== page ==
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Almost always, the risks of giving your cat cheese will outweigh any potential benefits. Most cats have a lactose intolerance, and cheese made from cow’s milk contains lactose. A greater lactose intolerance affects some people than others.

Cats should only occasionally consume very small amounts of cheese. Cheese isn’t toxic or immediately sickening to cats, but giving them too much of it can have disastrous consequences.

Some of the ways in which cats shouldn’t eat cheese:

  • Intolerance to lactose.The degree to which your cat is lactose intolerant may not be known until you introduce dairy products to their diet. In the event that your vet gives you the green light to try feeding your cat some cheese, do so with extreme caution at first. You should stop giving them dairy if they start to feel sick. Cheese can cause stomach upset, diarrhea, vomiting, and other GI problems in cats that are lactose intolerant.
  • Having a high percentage of fat.Like in humans, cats can experience health problems if they consume excessive amounts of cheese due to the high fat content. Obesity, cardiovascular disease, diabetes, and other diseases are all possible outcomes of a high-fat diet for cats.
  • Extremely salty.Too much salt in the diet can result in excessive thirst and irregular urination, and many varieties of cheese fall into this category. High blood pressure, kidney disease, and other health problems are just some of the consequences of a lifetime of eating too much salt.
  • Different stuff.Salt, garlic, spices, and other flavoring additives found in some cheeses can be harmful to your cat. Any cheese that has been altered in any way should be avoided.

When Is It Safe To Give Cats Cheese?

cat reaching for food, bald cat pulls paw to a plate of cheese, cat on the corner of the sofa, pet, canadian Sphynx

Cheese may never be a safe option for cats that are extremely lactose intolerant, cats with medical conditions that require restricted salt or fat intake, or cats that are very young. Before feeding your cat any cheese, check with your vet.

Small amounts of cheese, given very infrequently (no more than a few times a year), may be safe for healthy cats that are not particularly lactose intolerant.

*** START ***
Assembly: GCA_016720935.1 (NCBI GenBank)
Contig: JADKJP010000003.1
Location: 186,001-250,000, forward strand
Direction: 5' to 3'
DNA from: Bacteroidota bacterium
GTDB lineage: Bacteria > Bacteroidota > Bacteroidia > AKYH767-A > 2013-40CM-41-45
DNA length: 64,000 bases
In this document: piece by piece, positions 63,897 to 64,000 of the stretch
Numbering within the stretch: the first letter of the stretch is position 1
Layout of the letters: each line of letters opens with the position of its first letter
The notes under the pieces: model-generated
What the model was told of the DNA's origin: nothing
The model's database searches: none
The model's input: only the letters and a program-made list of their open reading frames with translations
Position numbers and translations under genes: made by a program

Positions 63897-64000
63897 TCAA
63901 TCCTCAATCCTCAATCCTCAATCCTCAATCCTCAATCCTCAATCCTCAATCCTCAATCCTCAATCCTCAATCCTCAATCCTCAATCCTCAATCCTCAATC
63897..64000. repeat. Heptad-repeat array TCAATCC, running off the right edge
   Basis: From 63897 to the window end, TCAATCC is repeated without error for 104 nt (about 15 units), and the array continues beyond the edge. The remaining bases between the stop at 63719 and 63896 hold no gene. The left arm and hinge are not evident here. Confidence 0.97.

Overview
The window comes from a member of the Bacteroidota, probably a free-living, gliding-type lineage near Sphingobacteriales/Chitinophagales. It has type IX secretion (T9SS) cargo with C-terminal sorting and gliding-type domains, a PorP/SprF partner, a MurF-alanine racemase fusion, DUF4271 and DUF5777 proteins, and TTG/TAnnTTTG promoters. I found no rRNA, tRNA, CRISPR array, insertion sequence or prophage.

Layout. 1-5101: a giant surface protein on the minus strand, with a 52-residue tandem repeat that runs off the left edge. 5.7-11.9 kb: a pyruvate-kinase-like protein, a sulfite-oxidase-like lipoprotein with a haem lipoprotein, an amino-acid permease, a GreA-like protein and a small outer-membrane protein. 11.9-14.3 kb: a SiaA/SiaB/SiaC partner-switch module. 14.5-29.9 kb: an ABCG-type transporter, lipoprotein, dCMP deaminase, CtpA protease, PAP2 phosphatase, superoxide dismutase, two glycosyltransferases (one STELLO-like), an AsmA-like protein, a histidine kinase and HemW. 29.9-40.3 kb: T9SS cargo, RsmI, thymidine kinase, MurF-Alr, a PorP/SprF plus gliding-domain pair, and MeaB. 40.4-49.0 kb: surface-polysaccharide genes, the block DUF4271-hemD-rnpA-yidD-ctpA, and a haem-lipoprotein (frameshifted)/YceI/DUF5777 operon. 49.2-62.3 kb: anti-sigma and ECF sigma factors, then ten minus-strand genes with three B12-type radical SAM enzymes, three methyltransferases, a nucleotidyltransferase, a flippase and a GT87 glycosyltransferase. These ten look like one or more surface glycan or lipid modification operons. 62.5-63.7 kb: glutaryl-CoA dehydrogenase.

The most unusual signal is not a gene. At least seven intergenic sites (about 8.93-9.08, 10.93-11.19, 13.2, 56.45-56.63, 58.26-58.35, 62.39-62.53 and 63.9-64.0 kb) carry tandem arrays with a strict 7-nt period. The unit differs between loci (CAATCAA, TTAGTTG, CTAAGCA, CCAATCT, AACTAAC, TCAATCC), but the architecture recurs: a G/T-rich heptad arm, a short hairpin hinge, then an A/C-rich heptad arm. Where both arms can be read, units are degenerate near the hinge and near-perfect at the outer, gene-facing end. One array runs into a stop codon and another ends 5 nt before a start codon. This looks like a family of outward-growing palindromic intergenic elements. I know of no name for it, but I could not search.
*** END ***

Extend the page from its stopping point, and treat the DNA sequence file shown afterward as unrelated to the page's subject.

If you want your cat to take a pill but you can’t get it down them on their own, you can try hiding it in some cheese. Cheese isn’t the best choice if your cat needs to take medication on a daily basis for an extended period of time.

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The same holds true for giving a treat to a starving cat. Your pet will benefit from another treat rather than you giving in to the adorable kitten eyes it’s giving you for a bite of your cheese stick.

It’s true that not all cheeses are created equal. Cats are generally less sensitive to low-salt, low-lactose cheeses. Many types of cheese are inferior to Swiss, cheddar, and Parmesan.

For those trying to limit their lactose intake, softer cheeses are not recommended. Cheese made from pasteurized goat’s milk may be safer for some cats. Cheese made from almond milk, hemp, or soy may be better for cats, but you’ll need to weigh the fat and protein content of these alternatives against the fat and protein content of regular cheese.

Again, before feeding your cat any of these cheeses, consult with your vet.

What Can I Give My Cat Instead Of Cheese?

young cat eating food from kitchen plate. focus on cat

There are many options if you want to feed your cat table scraps or need a concealable snack in which to administer medication. Always check with your vet before giving these to your cat, and make sure to feed them according to your cat’s individual nutritional needs. You should exercise caution if they follow a particularly restrictive diet.

Don’t forget that your cat will prefer these foods without any seasonings or additions. Your cat may be poisoned by eating too much salt, spices, sauces, or other seasonings.

With that in mind, here are a few foods that, when given in moderation, can serve as safer treats for cats than cheese:

  • Lean deli meats, poultry, pork, turkey, beef, liver, and lamb
  • Scrambled eggs
  • Squash and pumpkin
  • Vegetables like carrots or broccoli that have been cooked
  • Strawberry shortcake, watermelon, and bananas (no seeds)
  • Salmon or tuna that has been cooked

Say Cheese

Some cheese on occasion probably won’t hurt your cat, but you should still check with your vet to make sure. You should only give your cat small amounts of cheese on rare occasions. That should put a smile on their face.